Stuff Catalans Do: Ebre, Esqueixada, Escalivada


I knew that the Riu Ebre was Spain’s longest river. That its delta was an important wildlife reserve.  For many years I also ‘knew’ that it was the boundary between Catalonia and ‘the rest of Spain’ (Aragon to the west and the Community of Valencia to the south). Except it isn’t.  I honestly don’t know where I got this idea from: it must have been when the president-in-exile of Catalonia, Josep Tarradellas, returned from France in 1977, after Spain’s transition to democracy. He stopped off in Madrid to meet with Spanish authorities, then flew back to Barcelona on a plane bursting at the seams with journalists who were broadcasting live on the radio. As I remember, when they flew over the Ebre, we heard cava corks popping, cheering and clapping, tears of joy etc. The river’s lower course, in Catalunya and Eastern Aragon, had been the site of the longest battle in the Spanish Civil War, between July and November 1938, which led to the defeat of the Republican army and the fall of Catalonia (and exile for many thousands), so it certainly marks a spiritual and emotional frontier.

At 930 km, the Ebre is the longest river in Spain (well, yes, the Tagus is longer but is shared with Portugal), and in a largely dry country, the one with the biggest volume. In fact it gave its name (Iber, Iberus) to the Iberian peninsula. With its source in the Cantabrian mountains, the Ebre flows through Cantabria, Castile and León, La Rioja, Navarre, Aragon (notably through the city of Zaragoza) and finally Catalonia, where it empties into the Mediterranean via the Ebro Delta, a major wildlife reserve and natural park, a haven of peace.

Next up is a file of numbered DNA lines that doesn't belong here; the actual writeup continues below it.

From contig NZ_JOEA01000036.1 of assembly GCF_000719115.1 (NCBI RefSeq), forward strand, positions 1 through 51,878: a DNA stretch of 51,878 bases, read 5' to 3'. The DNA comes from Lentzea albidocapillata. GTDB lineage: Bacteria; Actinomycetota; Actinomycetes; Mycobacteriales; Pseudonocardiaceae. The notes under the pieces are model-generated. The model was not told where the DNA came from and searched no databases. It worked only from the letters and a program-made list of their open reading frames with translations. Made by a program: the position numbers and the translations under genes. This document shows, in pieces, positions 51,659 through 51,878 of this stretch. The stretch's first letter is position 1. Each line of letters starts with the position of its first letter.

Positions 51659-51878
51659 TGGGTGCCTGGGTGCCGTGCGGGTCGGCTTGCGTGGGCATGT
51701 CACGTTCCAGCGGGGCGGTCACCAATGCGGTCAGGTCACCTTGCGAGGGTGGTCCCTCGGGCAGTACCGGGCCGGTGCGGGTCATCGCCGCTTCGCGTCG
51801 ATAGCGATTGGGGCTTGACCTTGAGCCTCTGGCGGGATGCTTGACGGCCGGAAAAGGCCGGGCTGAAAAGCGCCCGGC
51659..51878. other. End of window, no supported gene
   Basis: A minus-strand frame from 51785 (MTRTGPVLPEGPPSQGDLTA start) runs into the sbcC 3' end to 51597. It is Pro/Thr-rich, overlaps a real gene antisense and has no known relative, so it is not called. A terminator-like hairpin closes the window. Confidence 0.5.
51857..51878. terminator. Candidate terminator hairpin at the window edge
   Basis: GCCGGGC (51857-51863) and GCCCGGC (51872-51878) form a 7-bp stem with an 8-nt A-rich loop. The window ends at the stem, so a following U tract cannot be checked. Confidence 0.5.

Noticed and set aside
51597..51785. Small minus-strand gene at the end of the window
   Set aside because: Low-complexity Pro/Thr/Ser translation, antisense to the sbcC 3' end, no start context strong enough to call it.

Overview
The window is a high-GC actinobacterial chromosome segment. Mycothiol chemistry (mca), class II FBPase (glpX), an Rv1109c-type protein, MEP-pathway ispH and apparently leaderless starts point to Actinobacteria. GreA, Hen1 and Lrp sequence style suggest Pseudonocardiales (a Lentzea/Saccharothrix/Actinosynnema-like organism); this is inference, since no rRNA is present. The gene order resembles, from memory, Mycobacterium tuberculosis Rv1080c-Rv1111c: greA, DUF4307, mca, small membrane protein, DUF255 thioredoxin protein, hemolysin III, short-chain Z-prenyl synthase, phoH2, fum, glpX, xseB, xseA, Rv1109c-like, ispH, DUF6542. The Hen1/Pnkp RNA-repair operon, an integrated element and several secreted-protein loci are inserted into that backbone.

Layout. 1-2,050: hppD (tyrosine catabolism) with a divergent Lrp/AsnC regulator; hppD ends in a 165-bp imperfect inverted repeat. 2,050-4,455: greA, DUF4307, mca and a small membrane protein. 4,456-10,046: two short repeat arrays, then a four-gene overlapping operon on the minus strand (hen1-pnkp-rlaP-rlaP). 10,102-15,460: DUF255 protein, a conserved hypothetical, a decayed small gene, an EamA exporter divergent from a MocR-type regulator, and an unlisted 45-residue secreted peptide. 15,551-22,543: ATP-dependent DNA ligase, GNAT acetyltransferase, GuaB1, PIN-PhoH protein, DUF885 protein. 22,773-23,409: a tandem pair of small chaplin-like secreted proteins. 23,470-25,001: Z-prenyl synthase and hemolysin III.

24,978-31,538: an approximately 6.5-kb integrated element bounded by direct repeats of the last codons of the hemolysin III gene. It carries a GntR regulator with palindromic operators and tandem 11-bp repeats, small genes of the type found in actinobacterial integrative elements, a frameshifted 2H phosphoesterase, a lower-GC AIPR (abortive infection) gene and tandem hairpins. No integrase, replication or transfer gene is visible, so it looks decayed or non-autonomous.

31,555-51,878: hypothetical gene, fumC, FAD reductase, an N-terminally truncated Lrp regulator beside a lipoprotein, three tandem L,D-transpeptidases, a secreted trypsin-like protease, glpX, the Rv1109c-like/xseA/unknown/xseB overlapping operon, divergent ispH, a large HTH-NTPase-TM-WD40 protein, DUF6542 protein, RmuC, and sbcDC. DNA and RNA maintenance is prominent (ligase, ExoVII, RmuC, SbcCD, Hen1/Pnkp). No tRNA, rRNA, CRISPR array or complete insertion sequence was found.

One of the healthiest, tastiest summer dishes in the world: a salad of aubergines and peppers roasted on embers, of rustic origin. I once tried holding and turning the veggies with tongs in the flame of my gas hob to char the outer skin, but this was incredibly messy as the kitchen filled up with swirling burnt flakes. If you don’t have any embers lying around, the best compromise is to bake them in a fiercely hot oven.  When they come out, wrap them in foil or newspaper and leave till cold. This makes them easier to peel, although the peeling process can be very messy too, especially the peppers, as you get those tiny sticky seeds all over the place as well as bits of skin. (I once saw a TV chef gently scrape the charred skin from a pepper with a clean scourer).

Serve escalivada as a garnish or salad, scattered with all i julivert (finely chopped garlic and parsley) and drizzled with extra virgin olive oil.


(Pronounced eskeSHAHDduh)

There’s only one word for this salad of shredded salt cod with black olives, tomatoes, onions, and red and green peppers, dressed with olive oil: nyam! It’s so refreshing in summer, and so visually attractive with the contrasting red and green, black and white, glistening with golden olive oil. And it’s healthy.

With dishes like these,  who on earth would ever want to eat fast food from a carton?




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